Attadale Chiropractic > News & Views > Articles of Interest > Consensus Chiropractic

Consensus Chiropractic

I write this about patients at the Attadale chiropractic clinic.

Most patients are prompted to start chiropractic by a desire to get rid of symptoms. Many find that as the chiropractor locates and adjusts their subluxations their subluxation-related symptoms reduce or cease.

Eventual outcomes of care are an interesting guess. Chiropractic is no cure all, within the chiropractic profession a common outcome estimate is that 80% will have very satisfactory outcomes, 10% will have minor improvement or stay about the same and 10% will continue to get worse.

Chiropractic differs greatly from the medical approach, which may use a battery of tests to create a diagnosis of a named disorder with the aim of using drugs and/or surgery to manage the subluxation-related symptoms. The subluxation/s causing the symptom/s are not addressed.

The 1979 Report Chiropractic in New Zealand described a subluxation-based model of chiropractic this way; "The chiropractor does not set out to cure or relieve a particular ailment. What he sets out to do is to ensure that the spinal column is functioning normally."

Patients call their spinal malfunctions "a pinched nerve" "a locked joint" "a bone out of place" and so on. Chiropractors address those faults, called "subluxations", by applying a specific thrust, called an "adjustment", in a particular line of drive at a particular speed to a particular depth to a fixated motion unit.

I locate some subluxations using indicators of malfunction such as fixation, (loss of joint range of motion) misalignment, and/or nerve interference.

Looking for indicators of joint fixation includes feeling, palpating, in areas around the spine and pelvic joints. Palpation is an interactive examination permitting the patient and me to feel and to discuss sensations associated with joint restriction, para-spinal tension, tenderness and/or pain. Although feeling is subjective, usually there is a close similarity between what my sensors indicate and what a patient says that she/he feels.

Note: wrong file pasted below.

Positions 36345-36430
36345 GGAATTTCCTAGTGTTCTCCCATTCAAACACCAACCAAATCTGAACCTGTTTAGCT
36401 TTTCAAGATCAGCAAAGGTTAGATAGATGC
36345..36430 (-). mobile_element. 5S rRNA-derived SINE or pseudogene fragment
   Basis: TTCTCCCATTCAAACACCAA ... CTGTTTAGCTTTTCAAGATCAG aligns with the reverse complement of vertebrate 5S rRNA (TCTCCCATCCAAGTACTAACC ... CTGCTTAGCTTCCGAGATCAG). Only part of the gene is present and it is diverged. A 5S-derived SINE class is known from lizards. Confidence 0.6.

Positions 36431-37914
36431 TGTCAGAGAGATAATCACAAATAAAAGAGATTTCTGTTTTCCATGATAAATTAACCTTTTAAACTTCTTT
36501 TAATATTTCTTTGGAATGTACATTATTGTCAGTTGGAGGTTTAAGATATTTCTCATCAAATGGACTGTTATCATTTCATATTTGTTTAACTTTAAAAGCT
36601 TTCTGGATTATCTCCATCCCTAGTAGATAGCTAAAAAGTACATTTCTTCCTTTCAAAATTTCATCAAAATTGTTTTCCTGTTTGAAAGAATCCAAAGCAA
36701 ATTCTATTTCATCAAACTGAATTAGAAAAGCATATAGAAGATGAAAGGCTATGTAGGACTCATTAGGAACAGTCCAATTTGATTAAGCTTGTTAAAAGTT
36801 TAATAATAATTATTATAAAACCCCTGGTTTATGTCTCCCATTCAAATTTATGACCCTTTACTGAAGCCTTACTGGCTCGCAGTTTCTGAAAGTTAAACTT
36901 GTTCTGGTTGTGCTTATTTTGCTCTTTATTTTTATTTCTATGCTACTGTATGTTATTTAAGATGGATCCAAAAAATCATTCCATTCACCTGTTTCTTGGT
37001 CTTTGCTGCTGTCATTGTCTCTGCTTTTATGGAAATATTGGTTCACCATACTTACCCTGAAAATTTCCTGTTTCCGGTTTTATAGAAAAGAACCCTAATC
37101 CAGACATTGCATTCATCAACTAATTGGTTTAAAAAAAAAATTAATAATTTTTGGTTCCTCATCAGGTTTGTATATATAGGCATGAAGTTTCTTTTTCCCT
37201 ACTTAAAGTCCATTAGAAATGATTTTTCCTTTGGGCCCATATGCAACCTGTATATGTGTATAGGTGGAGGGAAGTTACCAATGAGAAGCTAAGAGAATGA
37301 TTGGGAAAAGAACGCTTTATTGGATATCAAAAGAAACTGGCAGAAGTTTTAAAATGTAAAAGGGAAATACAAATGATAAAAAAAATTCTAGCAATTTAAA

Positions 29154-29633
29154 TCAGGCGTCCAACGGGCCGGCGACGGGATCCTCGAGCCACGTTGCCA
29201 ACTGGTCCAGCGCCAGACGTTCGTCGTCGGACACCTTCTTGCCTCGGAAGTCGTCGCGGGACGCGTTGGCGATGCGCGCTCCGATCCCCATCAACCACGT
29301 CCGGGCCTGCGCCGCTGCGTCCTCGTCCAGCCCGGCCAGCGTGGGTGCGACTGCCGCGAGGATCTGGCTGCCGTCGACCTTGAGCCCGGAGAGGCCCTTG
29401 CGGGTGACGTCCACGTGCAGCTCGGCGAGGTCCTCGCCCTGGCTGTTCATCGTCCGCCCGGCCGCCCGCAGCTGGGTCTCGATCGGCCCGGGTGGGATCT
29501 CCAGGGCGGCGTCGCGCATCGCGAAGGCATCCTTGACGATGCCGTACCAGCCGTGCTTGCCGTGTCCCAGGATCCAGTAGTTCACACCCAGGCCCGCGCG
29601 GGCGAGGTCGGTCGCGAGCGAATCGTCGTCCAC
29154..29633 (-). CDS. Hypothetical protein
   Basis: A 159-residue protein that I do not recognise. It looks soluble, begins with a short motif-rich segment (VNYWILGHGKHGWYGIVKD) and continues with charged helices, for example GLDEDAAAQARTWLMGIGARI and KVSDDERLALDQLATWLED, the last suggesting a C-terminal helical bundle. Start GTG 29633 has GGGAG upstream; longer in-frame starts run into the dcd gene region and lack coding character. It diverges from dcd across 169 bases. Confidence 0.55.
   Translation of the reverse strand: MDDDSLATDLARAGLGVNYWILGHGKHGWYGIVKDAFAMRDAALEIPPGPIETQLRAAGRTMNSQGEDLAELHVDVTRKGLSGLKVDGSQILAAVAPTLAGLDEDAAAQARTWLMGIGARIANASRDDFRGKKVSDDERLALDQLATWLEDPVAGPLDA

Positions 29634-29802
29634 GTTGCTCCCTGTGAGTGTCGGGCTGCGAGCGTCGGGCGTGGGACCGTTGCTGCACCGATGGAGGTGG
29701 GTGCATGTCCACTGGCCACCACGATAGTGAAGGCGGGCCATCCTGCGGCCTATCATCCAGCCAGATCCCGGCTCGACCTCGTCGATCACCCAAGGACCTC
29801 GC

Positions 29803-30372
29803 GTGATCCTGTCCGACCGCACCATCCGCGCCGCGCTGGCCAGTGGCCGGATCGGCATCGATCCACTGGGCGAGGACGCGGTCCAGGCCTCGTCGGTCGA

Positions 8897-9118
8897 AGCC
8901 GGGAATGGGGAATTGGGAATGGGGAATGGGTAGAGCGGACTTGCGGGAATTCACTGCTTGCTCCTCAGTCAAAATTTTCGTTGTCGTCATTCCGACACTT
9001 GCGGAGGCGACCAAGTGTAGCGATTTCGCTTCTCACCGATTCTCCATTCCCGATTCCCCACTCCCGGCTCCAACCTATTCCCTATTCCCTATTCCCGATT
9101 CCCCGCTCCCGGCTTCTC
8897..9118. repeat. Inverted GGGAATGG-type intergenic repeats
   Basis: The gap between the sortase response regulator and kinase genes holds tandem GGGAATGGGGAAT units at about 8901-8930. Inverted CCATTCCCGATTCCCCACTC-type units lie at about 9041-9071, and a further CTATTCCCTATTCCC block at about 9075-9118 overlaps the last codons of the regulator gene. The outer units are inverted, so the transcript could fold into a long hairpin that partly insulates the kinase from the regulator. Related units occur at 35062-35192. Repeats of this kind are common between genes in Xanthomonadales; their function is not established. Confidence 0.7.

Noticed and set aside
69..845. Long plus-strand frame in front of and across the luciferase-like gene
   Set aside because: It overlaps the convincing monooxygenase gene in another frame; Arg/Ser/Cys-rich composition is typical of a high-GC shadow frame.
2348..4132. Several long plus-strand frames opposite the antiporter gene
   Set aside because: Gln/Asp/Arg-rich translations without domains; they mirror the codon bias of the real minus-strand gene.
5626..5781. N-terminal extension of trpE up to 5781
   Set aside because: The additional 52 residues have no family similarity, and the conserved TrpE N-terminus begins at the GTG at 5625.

Palpation while the patient is still is called static palpation, feeling for function or the disruption of function while the patient is moving is called motion palpation.

During the symptomatic stage of chiropractic care new patients and the chiropractor may use the sequence of finding the subluxation, delivering a chiropractic adjustment and then re-examining that motion unit to compare what it was like prior to the adjustment to the outcome.

We may reach a consensus about the indicators of the subluxation. Then following the adjustment, often, not always, re-examination shows a reduction in the former subluxation indicators. Thus most times patients and I may reach a consensus about our pre-adjustment findings and our post-adjustment outcome.

This subluxation-based model of chiropractic care using motion palpation allows a high level of mutual agreement, consensus, about what bio-mechanical impairments were there at the outset of care, and what changes happen both during that visit and from visit to visit.

It is not uncommon that between visits patient's bodies are exposed to excessive amounts of emotional, physical and/or chemical stresses and that contributes to continuing recurrences of their own bio-mechanical impairments. By comparing changes in spinal function from visit to visit the patient and I may discover aspects of her/his lifestyle that need to be modified to stop subluxations recurring.

The patient's age, current health status and life style may influence the duration and the outcome of care. Injuries of decades ago may have created long term silent subluxations that are destabilised and lead to current symptoms. Commonly, nor always, initial adjustments may reduce acute symptoms but it may need ongoing collaborative chiropractic management to address silent chronic subluxations.


Your Chiropractor

Michael McKibbin passed his Iowa Basic Science and graduated from Palmer College of Chiropractic in Davenport Iowa.

Since then both wonderful staff and patients have contributed toward decades of valued experience in his family practice.


October 2010
This is the October 2010 newsletter.

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